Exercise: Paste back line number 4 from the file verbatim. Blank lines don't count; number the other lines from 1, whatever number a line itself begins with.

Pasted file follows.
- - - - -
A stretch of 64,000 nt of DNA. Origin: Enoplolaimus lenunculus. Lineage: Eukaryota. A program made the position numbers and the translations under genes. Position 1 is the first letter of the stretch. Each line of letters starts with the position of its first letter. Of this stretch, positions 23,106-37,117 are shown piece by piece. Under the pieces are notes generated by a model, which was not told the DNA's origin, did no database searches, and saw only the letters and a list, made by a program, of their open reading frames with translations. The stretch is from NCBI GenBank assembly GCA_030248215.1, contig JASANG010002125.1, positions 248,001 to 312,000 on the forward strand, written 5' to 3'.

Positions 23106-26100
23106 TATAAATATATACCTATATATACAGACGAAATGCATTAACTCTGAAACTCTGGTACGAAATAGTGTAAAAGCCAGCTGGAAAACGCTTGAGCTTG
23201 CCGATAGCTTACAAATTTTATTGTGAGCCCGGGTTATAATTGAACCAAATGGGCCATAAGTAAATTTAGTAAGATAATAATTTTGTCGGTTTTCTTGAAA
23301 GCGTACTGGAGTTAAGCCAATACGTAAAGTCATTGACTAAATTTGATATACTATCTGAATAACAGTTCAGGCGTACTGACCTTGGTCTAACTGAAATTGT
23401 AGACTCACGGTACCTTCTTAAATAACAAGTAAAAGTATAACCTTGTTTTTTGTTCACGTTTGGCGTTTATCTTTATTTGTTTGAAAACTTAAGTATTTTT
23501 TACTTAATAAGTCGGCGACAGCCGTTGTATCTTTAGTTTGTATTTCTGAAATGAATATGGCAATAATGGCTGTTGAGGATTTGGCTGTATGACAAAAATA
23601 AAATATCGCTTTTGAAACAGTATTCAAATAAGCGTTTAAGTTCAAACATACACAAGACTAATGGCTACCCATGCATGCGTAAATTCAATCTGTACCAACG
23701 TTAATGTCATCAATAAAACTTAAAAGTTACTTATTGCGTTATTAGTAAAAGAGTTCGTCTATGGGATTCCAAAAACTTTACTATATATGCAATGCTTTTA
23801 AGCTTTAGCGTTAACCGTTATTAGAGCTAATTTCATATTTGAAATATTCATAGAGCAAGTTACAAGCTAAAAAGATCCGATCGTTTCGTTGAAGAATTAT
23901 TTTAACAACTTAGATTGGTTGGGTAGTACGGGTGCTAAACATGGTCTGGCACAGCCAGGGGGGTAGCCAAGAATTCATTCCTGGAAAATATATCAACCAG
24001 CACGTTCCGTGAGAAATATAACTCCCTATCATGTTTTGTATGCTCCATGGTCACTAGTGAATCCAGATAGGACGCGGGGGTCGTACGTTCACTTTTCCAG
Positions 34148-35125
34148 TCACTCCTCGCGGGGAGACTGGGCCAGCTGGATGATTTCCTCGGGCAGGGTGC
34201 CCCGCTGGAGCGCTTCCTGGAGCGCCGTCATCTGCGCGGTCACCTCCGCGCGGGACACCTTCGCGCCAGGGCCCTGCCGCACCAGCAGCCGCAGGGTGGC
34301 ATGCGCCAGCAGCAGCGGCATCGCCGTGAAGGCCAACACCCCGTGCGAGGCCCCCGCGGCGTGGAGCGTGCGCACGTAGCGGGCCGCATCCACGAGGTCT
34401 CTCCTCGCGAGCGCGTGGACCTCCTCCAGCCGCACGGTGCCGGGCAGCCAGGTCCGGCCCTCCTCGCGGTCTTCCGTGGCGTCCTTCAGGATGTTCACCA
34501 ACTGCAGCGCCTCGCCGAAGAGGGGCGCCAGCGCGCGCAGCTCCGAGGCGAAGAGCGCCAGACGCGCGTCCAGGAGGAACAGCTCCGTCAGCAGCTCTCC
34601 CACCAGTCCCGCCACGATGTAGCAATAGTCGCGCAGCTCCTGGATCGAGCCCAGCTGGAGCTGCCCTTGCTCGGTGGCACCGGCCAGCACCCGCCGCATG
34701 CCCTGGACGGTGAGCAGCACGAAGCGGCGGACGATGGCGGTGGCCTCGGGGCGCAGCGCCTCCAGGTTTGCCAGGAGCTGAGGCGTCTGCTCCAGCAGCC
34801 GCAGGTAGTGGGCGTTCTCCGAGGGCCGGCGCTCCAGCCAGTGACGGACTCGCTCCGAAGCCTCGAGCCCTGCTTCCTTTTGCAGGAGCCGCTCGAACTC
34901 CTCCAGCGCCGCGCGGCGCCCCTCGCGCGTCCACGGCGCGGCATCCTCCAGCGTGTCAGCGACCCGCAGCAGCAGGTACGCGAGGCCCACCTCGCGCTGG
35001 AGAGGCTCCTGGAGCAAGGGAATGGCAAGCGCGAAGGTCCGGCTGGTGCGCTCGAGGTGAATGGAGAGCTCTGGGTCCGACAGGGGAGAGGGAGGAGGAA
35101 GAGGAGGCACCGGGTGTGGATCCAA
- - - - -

23201 CCGATAGCTTACAAATTTTATTGTGAGCCCGGGTTATAATTGAACCAAATGGGCCATAAGTAAATTTAGTAAGATAATAATTTTGTCGGTTTTCTTGAAA